1 Million Dollars

Saturday, April 3, 2010

Investing/Retirement Saving

I know that when you are in school and right after the last thing you have is money to invest for retirement which is 30/40 years a way. But as you get older you will have more bills to pay and the sooner you put money away for retirement the less you have to put away.

There are a few ways to save for retirement, you can put money in tax deferred accounts, tax advantage accounts or taxable accounts. This may sound complicated but really it is not, tax deferred is when you don't have to pay tax on it when you put it in a pay it when you take it out. The types of tax deferred accounts are traditional IRA, SEP-IRA, 403b or 401k. The 403b or 401k are the same type of account but a 403b is for government workers and 401k is for the rest of us.

A traditional IRA allows a employed person or a stay at home spouse to deposit $5000 pre-tax per year into an account. If you are over 50 you can deposit an additional $1000 each year. These accounts are through your bank or broker, not your employer, however you may not put in more that you have earned from work. The best places in my opinion to but a IRA are T Rowe Price, Fidelity, and Vanguard, all of which have websites that you can use to open an account. The benfit of T Rowe Price is you can open an account for $1000 or $50/month, the downside is that they will charge you a fee of $10/year if you have an account with less that $5000 in it. Fidelity allows you to start an account with $200/month or $2500, the downside is if your account gets less that $2000 for any reason you will get a fee. Vanguard only allows you to open accounts with $3000 or more, however they normally have the lowest fees so a lot of people like them. Keep in mind these minimums are per fund, not per account, therefore most people go with a target date fund instead of having a bunch of funds. We will go over target date funds and others in a later article.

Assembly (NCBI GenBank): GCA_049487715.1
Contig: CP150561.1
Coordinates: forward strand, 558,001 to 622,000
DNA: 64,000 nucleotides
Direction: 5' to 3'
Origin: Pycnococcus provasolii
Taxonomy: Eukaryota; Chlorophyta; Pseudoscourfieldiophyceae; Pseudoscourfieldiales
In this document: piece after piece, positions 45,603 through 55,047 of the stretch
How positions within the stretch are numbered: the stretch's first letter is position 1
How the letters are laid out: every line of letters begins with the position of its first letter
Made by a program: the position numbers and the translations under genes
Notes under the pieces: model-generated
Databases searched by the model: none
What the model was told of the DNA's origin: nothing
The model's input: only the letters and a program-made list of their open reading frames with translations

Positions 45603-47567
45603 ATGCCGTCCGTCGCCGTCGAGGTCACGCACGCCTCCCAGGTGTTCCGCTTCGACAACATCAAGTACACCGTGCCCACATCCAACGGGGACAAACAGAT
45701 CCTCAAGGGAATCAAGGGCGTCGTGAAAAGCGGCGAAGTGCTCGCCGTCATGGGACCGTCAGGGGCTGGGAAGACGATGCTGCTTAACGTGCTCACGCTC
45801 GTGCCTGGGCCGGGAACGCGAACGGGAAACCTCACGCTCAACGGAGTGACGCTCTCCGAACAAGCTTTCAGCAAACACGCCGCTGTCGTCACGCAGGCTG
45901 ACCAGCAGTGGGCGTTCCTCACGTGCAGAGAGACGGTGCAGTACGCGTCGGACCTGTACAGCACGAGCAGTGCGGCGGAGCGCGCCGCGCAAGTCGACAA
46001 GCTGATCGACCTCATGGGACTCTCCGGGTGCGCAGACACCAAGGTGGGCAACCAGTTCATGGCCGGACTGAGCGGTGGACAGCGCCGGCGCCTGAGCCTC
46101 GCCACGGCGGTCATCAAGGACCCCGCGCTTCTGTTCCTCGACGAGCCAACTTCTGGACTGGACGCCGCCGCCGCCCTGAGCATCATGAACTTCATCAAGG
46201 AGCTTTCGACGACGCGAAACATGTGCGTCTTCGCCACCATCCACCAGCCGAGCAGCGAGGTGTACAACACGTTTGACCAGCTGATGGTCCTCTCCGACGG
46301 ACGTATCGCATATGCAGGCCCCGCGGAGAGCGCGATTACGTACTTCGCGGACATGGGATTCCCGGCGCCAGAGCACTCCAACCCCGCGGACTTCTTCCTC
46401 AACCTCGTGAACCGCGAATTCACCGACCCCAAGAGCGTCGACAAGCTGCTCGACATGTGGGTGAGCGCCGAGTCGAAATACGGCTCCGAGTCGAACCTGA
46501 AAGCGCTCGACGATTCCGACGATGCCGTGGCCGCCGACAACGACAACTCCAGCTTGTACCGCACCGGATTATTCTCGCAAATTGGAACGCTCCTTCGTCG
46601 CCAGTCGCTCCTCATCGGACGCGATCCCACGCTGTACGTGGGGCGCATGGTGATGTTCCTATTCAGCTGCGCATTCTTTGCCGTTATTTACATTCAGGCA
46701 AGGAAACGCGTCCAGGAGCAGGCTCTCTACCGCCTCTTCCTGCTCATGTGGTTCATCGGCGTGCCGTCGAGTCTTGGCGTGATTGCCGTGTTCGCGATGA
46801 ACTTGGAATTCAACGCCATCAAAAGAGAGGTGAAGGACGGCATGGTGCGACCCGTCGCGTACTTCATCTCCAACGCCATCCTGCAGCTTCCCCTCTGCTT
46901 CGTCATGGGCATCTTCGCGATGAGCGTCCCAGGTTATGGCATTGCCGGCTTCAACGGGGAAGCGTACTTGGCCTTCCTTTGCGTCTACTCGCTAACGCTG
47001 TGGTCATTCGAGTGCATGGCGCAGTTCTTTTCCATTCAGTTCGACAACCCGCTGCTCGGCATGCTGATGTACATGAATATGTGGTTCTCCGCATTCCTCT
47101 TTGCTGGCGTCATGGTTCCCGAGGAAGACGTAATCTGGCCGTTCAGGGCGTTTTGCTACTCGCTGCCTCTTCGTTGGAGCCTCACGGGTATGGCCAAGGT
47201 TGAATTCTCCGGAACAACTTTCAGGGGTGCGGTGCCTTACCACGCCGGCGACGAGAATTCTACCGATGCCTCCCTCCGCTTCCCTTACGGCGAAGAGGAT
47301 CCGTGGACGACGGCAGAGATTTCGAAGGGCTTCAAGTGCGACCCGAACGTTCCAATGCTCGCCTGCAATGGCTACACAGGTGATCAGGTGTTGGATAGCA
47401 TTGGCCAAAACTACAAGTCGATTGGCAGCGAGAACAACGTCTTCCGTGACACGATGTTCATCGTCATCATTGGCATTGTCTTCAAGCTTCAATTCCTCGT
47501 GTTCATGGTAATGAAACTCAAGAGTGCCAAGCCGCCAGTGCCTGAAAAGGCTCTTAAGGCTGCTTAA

A SEP-IRA is a bit weird even for the government. SEP-IRA are IRAs for the self employed and their employees. Basically within a SEP-IRA 25% of the employees wages up to a cap ($49,000 is the cap for 2009) and the employee or employer can contribute the money to the SEP-IRA. For the owner is gets a little more complicated, it is 18.587045% of net profit also up to a cap. SEP contribution limits are computed, not from net profit, but from net profit adjusted for the deduction for self-employment tax. This is half the 15.3% FICA tax, levied on net earnings, which are 92.35% of net profit. Thus adjusted net profit (net profit minus deduction for self-employment tax) is 92.935225% of net profit. And 20% (the max percent for the owner) of that would be the 18.587045% number. After that 401k and 403b will be a snap to understand.

You can put $16,500 of pre-tax money in 401k or 403b per year, if you are under 50, if you are over 50 you can put another $5000 in pre-tax money in the account each year. The amount you can deposit can go up with inflation and is announced every year.
Next post will continue with the other types of accounts.

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